● Wait five days before making a final determination
While the statutory provision pertaining to the Fair Credit Reporting Act doesn’t explicitly
say it, courts and FTC guidance advise waiting five days before the decision-making
process any time the applicant is informed about the information that may disqualify
her from employment.
● Review state and local background check laws
Just be sure to find out about the state laws where your business is working and
employing individuals. Some states prohibit the sole proprietor or business entity from
considering or inquiring into certain types of employee records for employment. As an
example, California does not allow companies to choose or seek information about
certain types of convictions, including an arrest or detention.
● Position the notice with a clear, different indicator
Be sure that it’s a separate written document. Don’t forget to not simply include it in the
job application. Be as distinct as possible when making the notice.
● Hire a PBSA accredited background screening firm like Securecheck360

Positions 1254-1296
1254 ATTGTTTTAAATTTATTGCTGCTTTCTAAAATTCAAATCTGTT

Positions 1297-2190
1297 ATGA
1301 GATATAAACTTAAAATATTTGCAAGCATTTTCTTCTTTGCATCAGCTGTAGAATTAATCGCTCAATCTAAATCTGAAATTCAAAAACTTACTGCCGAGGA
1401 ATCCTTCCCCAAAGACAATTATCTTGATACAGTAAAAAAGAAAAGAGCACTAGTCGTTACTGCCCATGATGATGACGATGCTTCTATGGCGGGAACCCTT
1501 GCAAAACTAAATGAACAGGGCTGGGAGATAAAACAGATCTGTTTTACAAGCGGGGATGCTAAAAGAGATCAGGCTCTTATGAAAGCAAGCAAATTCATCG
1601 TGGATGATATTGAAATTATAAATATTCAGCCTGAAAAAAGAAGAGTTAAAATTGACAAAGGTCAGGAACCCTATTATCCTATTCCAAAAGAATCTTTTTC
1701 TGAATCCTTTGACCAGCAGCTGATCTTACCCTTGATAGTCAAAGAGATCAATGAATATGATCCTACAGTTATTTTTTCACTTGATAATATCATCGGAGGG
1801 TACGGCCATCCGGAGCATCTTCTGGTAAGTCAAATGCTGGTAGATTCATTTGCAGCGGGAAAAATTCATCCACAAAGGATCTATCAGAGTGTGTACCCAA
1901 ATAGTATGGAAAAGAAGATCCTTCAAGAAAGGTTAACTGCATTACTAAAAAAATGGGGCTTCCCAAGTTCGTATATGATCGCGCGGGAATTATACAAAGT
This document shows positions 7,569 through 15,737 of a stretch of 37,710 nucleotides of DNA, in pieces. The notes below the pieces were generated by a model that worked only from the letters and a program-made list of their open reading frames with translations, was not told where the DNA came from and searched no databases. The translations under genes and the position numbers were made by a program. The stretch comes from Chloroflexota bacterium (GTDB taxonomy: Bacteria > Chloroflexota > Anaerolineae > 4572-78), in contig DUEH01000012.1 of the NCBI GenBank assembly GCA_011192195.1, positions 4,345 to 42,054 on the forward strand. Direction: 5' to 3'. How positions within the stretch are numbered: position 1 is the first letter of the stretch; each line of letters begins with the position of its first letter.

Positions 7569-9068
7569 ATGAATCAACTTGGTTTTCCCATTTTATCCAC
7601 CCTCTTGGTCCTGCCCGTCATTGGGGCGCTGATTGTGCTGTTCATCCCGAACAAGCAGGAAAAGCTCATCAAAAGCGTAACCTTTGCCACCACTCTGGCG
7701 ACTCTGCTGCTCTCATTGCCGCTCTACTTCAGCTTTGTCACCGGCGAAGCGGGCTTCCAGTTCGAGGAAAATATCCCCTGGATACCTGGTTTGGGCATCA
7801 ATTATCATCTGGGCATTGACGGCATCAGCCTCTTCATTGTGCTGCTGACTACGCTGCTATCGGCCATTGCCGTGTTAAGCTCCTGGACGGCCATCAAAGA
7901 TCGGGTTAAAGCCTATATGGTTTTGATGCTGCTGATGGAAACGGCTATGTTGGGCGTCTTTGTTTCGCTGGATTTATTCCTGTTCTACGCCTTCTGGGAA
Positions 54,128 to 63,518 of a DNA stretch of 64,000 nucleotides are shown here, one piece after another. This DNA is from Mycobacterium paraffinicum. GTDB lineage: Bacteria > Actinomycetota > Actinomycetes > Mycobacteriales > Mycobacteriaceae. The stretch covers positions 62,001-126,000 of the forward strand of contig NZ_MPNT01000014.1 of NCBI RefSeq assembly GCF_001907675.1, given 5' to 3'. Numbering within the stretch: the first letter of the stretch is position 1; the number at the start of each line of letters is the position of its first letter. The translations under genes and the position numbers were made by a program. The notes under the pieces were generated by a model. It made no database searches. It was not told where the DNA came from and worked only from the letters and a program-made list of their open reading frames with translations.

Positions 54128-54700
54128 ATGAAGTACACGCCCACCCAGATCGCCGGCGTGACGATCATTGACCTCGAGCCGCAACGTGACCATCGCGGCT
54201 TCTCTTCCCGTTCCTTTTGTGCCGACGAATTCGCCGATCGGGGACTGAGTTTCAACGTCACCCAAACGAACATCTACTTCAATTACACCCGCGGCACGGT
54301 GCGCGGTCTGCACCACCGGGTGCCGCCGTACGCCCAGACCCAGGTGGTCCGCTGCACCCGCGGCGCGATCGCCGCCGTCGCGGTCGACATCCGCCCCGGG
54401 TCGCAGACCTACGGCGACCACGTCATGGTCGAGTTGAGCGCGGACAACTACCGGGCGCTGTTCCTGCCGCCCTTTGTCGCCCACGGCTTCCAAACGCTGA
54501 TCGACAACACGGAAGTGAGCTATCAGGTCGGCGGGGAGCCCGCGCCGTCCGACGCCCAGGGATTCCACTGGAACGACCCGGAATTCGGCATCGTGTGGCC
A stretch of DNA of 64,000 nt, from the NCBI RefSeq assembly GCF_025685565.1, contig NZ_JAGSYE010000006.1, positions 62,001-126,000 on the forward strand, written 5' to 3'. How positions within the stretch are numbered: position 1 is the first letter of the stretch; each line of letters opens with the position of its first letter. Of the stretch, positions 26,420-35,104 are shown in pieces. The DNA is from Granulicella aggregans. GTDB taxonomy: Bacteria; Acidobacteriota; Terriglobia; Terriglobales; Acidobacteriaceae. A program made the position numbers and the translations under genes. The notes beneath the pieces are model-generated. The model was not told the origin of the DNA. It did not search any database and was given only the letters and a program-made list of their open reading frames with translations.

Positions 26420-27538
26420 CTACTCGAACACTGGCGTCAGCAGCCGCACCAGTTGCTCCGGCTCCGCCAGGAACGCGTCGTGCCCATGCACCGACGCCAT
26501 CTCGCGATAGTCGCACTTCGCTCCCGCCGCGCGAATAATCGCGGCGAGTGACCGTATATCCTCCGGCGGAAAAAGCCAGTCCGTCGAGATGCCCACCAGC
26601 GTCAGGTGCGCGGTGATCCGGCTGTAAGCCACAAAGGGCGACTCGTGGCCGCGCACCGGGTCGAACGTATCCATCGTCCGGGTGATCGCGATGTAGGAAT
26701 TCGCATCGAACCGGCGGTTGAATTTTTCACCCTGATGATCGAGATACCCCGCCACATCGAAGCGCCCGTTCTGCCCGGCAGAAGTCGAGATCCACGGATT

When it comes to background screening, you want to make sure you are getting the best
possible service. One way to do that is by hiring an FCRA-compliant accredited firm like
Securecheck360. We ensure that your screening process is as thorough and accurate as
possible. Being PBSA accredited means that all screenings have been through a
rigorous process that evaluates based on best practices and controls against industry
By following the best practices for employers above, you can ensure your business is in
compliance with the FCRA when hiring employees and when making retention
decisions. Remember, it is always important to consult with an attorney if you have any
questions about the FCRA or how it applies to your specific business. The Fair Credit
Reporting Act is a complex law with many stipulations that employers and employees
should be aware of. If you have any questions about the Act or employee background
checks, be sure to consult with an employment lawyer.